Plumb Lines

April 22, 2009

Join the Club

Filed under: Uncategorized — Matthew Schmitz @ 9:27 am

Conservatives have long decried the decline of standards, and rightly so. Nowhere is this decline more evident than in the political sphere, where there have never been more minimal standards for qualifying as a reactionary than there are today. What was once a rather exclusive club occupied by Edmund  Burke and his dog (who loyally adopted his master’s political program), is today flooded with all kinds of comers.

In the age of political revolution, one had to have a strong preference for the interests of the rich to be considered a revanchist in good standing. After the passions of upheaval had gone under the surface, one had to sniff out right-wingers by their fond attachment to Brahms and insistence on opening doors for ladies. Today, though, anyone who merely believes that marriage is between one man and one woman is a right-winger, a reactionary, even a bigot. Nearly all of history’s radicals would fall under this definition today.

People who are in no other sense ‘conservative’ are right to feel some discomfort at their new status. What’s worth remembering, though, is that gay marriage is a system pushed by activists who are, despite the presence of some real discrimination, educational and economic elites. Increasingly, marriage will be defended by the poor, who stand to suffer the most in a society where marriage is whatever I damn well please.

-Matthew Schmitz

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6 Comments »

  1. […] Schmitz, writing for the delightfully quirky new blog called Plumb Lines , bemoans the proletarian invasion of what used to be the “exclusive club” of reactionaries: […]

    Pingback by First Things » Blog Archive » I Say, Jeeves–Here Comes Everybody! — April 22, 2009 @ 10:28 am

  2. Matt, I’m not sure how you draw this conclusion, “Increasingly, marriage will be defended by the poor, who stand to suffer the most in a society where marriage is whatever I damn well please.” The poor have higher rates of divorce and also higher rates of pregnancy out of wedlock. Not exactly “defending marriage.”

    Ethical qualms with homosexuality and natural law aside, at least those like Sullivan are encouraging monogamy whatever it is called. My new favorite is “opposite marriage.”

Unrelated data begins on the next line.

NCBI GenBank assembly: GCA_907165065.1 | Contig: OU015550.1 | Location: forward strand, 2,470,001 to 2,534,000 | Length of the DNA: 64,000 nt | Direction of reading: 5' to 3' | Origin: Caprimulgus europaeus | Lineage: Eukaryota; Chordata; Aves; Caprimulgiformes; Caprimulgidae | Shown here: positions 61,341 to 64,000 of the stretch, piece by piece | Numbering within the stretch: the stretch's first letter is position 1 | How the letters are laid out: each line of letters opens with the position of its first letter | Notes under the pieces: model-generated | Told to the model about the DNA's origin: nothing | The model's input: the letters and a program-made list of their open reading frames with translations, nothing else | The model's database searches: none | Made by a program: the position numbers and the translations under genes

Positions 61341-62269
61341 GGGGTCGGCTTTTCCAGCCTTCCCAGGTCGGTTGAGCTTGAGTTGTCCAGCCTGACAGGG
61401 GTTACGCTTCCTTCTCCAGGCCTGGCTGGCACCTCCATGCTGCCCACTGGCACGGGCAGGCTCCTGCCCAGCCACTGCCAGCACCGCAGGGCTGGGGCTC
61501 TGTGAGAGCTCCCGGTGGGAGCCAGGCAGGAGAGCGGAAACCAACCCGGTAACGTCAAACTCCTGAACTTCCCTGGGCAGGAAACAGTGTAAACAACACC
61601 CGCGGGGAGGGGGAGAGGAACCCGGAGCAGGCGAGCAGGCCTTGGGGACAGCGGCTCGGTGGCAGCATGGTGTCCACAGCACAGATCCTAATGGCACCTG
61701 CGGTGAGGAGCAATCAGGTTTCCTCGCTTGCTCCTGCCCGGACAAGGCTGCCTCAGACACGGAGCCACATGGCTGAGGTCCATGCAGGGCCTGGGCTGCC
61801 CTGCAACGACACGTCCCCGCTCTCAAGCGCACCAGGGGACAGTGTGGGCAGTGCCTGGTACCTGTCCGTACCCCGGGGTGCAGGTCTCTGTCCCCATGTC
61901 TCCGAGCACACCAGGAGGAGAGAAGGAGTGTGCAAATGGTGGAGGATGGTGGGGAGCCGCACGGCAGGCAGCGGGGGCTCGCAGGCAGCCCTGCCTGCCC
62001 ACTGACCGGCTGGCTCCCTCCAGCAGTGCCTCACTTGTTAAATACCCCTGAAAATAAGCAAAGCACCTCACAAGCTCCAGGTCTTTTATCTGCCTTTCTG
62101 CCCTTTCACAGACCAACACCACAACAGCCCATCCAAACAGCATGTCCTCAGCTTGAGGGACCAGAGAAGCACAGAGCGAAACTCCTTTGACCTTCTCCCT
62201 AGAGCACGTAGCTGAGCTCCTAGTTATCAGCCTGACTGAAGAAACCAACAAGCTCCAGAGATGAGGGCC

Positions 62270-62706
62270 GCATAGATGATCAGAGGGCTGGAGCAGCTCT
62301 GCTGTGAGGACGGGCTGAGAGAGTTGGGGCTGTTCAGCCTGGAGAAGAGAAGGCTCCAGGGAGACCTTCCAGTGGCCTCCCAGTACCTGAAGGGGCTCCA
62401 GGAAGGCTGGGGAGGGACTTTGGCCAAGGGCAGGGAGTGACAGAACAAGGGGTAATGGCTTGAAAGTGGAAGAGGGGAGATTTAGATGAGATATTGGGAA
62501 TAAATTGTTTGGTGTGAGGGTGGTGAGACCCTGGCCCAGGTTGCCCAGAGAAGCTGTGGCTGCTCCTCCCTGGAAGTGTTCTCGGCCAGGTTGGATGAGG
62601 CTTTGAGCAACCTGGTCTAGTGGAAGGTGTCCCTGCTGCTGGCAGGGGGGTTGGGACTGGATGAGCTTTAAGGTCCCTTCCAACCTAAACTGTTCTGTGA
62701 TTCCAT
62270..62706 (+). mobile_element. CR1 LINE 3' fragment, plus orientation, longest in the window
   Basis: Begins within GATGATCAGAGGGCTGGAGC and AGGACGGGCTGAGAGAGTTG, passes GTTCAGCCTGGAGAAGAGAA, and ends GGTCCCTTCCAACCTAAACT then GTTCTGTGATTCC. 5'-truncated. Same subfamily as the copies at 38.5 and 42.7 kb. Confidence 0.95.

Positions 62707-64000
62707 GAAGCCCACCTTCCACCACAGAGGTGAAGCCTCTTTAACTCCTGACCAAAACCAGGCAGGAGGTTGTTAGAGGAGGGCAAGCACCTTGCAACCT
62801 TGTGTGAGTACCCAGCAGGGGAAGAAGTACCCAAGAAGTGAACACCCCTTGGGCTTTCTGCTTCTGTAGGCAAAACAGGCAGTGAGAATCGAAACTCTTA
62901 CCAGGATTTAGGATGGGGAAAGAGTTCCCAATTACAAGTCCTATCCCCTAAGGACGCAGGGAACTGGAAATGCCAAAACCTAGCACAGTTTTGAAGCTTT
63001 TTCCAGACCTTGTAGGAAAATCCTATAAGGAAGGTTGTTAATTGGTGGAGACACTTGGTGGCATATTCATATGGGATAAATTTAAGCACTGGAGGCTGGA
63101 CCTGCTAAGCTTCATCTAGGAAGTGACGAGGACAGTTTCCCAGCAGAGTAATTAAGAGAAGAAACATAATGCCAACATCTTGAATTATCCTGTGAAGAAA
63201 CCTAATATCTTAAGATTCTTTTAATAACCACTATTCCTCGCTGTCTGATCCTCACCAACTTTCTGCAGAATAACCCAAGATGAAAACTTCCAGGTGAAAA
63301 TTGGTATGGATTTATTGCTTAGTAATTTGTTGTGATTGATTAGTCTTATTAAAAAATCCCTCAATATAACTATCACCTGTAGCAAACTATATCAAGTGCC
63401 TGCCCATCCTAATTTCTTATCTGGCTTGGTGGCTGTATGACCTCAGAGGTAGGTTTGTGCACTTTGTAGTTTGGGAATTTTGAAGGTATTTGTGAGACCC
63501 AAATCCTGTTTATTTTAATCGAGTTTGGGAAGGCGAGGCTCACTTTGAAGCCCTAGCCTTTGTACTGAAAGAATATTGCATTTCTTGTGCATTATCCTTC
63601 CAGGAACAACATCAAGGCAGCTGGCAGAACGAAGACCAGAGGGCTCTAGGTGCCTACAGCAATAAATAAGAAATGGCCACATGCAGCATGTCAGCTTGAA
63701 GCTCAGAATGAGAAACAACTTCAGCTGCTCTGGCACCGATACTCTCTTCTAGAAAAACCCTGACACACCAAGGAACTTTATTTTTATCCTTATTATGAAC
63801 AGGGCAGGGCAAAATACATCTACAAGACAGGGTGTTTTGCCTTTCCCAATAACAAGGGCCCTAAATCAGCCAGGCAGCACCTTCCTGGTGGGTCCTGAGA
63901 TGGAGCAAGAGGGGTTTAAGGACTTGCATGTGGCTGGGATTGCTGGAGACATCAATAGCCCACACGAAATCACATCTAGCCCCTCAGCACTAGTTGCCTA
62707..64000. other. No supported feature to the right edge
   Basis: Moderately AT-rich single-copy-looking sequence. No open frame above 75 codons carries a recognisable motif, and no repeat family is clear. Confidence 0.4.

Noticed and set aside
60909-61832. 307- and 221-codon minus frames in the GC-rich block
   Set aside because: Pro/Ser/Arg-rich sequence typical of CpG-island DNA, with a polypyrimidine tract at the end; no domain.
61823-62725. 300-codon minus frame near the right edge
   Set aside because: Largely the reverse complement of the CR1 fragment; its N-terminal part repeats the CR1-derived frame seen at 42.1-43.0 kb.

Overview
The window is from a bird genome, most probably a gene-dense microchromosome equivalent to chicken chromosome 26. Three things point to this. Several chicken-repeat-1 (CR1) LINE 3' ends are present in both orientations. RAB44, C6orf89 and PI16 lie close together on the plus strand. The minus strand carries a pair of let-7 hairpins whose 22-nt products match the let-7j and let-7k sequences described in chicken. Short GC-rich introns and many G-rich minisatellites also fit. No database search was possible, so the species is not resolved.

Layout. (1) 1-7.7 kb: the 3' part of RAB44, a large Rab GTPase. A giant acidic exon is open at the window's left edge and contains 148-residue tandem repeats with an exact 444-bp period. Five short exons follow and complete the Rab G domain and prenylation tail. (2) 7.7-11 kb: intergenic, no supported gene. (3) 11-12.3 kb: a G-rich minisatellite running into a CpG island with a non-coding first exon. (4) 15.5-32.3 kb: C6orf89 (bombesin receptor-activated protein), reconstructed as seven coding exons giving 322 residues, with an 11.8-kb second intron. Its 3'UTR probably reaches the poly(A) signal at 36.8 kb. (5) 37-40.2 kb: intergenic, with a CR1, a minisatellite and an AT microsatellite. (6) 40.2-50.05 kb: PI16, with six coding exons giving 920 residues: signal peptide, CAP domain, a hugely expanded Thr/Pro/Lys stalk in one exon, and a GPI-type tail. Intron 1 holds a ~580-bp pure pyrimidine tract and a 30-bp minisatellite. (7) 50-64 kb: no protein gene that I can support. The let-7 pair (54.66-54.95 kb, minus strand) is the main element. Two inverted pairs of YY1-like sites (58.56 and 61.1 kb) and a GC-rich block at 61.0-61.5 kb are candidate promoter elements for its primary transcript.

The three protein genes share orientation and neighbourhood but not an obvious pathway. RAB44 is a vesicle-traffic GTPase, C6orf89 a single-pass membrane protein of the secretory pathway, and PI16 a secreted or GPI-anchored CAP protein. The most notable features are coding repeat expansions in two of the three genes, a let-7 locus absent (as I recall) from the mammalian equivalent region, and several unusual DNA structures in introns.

Comment by Michael E. van Landingham — April 22, 2009 @ 10:44 am

  3. Good point, Michael. The higher divorce rates that you cite are in fact one of the main reasons why the poor tend to be more in favor of restrictions on gay marriage–and in favor of conservative sexual ethics more generally–than the rich. They disproportionately feel the negative effects of the liberationist ethic. The apparent disconnect between the personal and political here masks a significant connection.

    Comment by Matthew Schmitz — April 22, 2009 @ 10:52 am

  4. Such apparent contradictions are quite widespread. American blacks are usually very conservative on abortion, for instance, yet have astronomical rates of abortion in their communities.

    Comment by Keith Staples — April 22, 2009 @ 11:08 am

  5. And let’s see how long monogamy stands. We’ve already seen intellectual elites trying to move us “beyond gay marriage” to recognition of polyamory, etc.

    I suppose this trumpeting of monogamy illustrates the essence Sullivan’s brand of conservatism: Lazy refusal to think ideas through combined with selective and frequently disingenuous outrage in pursuit of one’s perceived interests. This happens to be exactly what many people think all conservatism is. No wonder they mock and reject it.

    OK, I won’t mention Andrew Sullivan again for another month.

    Comment by Keith Staples — April 22, 2009 @ 11:20 am

  6. […] should institute a cover charge and keep the rif-raff out. Filed under: We transcend your bourgeois categories | No Tag No Tagx April 23rd, 2009 16:34:12x […]

    Pingback by Its too easy to be conservative. | Junior Ganymede — April 23, 2009 @ 5:34 pm


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